The only thing we know with any real certainty about Gavin Floyd and the sport of baseball is that the Atlanta Braves will pay him $4 million next year. Other than that, there's no telling what he'll do. The most realistic outcome, though? Very little to nothing at all.

That's because Floyd, 30, underwent Tommy John surgery this May after a disastrously short 2013 in which he threw 24.1 innings of 5.18 ERA ball. This now-ubiquitous surgical procedure involves replacing the ulnar collateral ligament in the elbow with a tendon from elsewhere in the body, and while the success rate of the surgery has risen dramatically since its early days, it still requires a 12-18 month recovery time for a major league pitcher. Players have come back earlier than that with mixed degrees of success, but generally it takes at least a full year following a successful surgery before the pitcher gets back to where he used to be on the mound.

And Gavin Floyd didn't used to be particularly special there: Over his 10 year career, Floyd has thrown 1151.1 innings of 4.48 ERA ball, which is a perfect 100 ERA+ -- exactly league average -- over that timeframe. Guys who throw precisely league average ball across a lot of innings have substantial value, even if they can be hard to watch at times; "league average" pitchers are generally roller-coaster rides, not relentlessly consistent automatons that go out and allow three to four runs in seven innings every five days. However, Floyd hasn't thrown 200 innings in a season since 2008, the best year of his career, when he had a 3.84 ERA (119 ERA+) in 206.1 IP. Floyd has been on the decline ever since.

All of this is to say that Gavin Floyd at anything less than the top of his game isn't a particularly attractive option for a MLB team, and considering the timeline of his surgery and rehab, it would almost be impossible for him to be where he needs to be health-wise to help the Braves to start the season -- in fact, it's unlikely he'll be in a position to help Atlanta before the All-Star Break. If he rushes himself, that would increase the chances he'll have setbacks that will delay his return, and if there are enough of those setbacks -- or if they're severe enough -- he might not pitch in 2014 at all.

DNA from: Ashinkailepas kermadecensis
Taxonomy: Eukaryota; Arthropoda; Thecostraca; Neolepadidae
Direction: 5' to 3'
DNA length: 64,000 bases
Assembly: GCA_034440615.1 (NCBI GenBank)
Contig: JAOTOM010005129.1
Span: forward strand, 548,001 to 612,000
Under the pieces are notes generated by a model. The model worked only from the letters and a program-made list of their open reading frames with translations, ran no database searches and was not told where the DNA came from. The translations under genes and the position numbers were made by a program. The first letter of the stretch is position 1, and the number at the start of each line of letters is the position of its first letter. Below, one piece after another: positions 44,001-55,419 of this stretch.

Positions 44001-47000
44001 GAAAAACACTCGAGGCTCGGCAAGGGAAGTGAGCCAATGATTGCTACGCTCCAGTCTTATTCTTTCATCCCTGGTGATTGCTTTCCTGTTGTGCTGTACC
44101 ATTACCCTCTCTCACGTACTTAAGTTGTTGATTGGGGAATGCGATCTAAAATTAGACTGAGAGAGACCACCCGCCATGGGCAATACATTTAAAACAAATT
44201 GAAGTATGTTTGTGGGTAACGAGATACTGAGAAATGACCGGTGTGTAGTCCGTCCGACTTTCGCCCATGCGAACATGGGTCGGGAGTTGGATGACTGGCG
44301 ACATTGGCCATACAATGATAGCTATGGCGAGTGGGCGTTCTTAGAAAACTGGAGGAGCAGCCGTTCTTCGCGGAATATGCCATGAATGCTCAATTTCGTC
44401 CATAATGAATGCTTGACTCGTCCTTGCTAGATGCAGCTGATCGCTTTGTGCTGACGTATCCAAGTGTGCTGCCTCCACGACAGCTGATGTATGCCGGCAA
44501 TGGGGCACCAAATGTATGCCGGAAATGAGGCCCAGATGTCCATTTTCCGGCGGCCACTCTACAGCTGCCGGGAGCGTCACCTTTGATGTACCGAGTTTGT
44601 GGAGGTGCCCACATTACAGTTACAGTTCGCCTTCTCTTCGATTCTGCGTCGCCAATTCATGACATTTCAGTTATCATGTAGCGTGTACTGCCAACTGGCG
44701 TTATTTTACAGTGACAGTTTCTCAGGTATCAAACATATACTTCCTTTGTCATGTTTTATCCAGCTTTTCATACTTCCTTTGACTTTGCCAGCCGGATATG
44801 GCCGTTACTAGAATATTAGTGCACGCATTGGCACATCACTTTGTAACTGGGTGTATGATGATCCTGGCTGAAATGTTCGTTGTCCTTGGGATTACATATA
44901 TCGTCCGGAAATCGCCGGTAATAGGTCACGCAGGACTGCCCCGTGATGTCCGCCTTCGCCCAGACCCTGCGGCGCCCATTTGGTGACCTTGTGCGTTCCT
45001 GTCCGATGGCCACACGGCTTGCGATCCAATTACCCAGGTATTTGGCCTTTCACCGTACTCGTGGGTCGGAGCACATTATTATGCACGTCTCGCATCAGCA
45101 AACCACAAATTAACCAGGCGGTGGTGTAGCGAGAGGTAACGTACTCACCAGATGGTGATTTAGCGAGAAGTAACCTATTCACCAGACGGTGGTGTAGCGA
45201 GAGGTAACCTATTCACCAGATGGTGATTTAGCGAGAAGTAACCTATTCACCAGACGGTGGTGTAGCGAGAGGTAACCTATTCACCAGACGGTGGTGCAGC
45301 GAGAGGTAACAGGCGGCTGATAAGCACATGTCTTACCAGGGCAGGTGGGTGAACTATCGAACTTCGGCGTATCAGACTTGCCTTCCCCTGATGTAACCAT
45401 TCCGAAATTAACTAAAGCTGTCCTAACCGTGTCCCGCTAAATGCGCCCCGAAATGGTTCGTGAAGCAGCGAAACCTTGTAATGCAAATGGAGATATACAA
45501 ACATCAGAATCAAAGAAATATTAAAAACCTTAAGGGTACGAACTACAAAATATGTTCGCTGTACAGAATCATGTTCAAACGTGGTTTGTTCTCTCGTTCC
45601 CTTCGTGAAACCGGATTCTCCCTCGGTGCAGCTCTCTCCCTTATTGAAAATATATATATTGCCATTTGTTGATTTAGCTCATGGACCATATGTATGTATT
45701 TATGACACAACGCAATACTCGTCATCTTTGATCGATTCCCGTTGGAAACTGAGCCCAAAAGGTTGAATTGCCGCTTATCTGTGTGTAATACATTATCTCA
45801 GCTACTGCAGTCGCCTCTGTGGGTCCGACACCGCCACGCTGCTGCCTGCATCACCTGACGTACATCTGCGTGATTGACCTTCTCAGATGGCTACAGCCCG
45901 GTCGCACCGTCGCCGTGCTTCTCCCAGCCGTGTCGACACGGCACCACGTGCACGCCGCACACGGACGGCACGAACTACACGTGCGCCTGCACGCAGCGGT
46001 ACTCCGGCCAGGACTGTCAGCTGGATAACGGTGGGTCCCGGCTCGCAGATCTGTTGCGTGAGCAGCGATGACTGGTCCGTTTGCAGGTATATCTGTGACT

On the whole, there are a lot of similarities between Floyd's case and that of Scott Baker with the Chicago Cubs last season. Baker was also paid guaranteed money ($5.5 million) on a one-year deal coming off an elbow injury, tried to rush himself back from it to be ready for the start of the season, and ended up drifting farther and farther down the calendar until suddenly it was September and he only had time for three starts before the season ended.

And that, like the Floyd contract, was generally considered money well spent at the time. Because that's how entirely sideways the free-agent pitching market has gone.

It's a market where even starting pitchers like Jason Vargas get four year, $32 million contracts because they're healthy and they fill a spot at the back of a rotation. In that context, $4 million suddenly seems like not so much to spend, even when it's being spent on what's essentially a luxury back-up plan -- unlike the Cubs, who weren't going to do anything in 2013 with Baker except flip him for some value at the deadline if he'd had a good first half, the Braves plan on being contenders next season. Floyd's role in Atlanta will essentially be to get healthy and be ready to step in during the second half if one of the team's primary starters falters or gets hurt, presumably so they don't have to start dealing assets on the trade market for a replacement. And for $4 million of absolute sunk-cost (Floyd's contract has playing time and roster incentives in it that could make it worth up to $8.5 million) that's not a bad safety net, all things considered.

But not too long ago, a guy like Gavin Floyd or Scott Baker wouldn't have been signed for real money -- depending on his arm health, he would've gotten either a non-roster invitation to spring training or a straight-up minor league deal until he showed in AAA that he was healthy, and then teams would start trying to poach him away unless he got promoted immediately. With the money that's coursing through the game's veins now and the insatiable demand teams have always had for starting pitching that's consistent (if not necessarily good), now more than ever it's true that all you need to make a couple million dollars on the open market is an arm with a history to it -- even if at the moment that arm isn't currently working.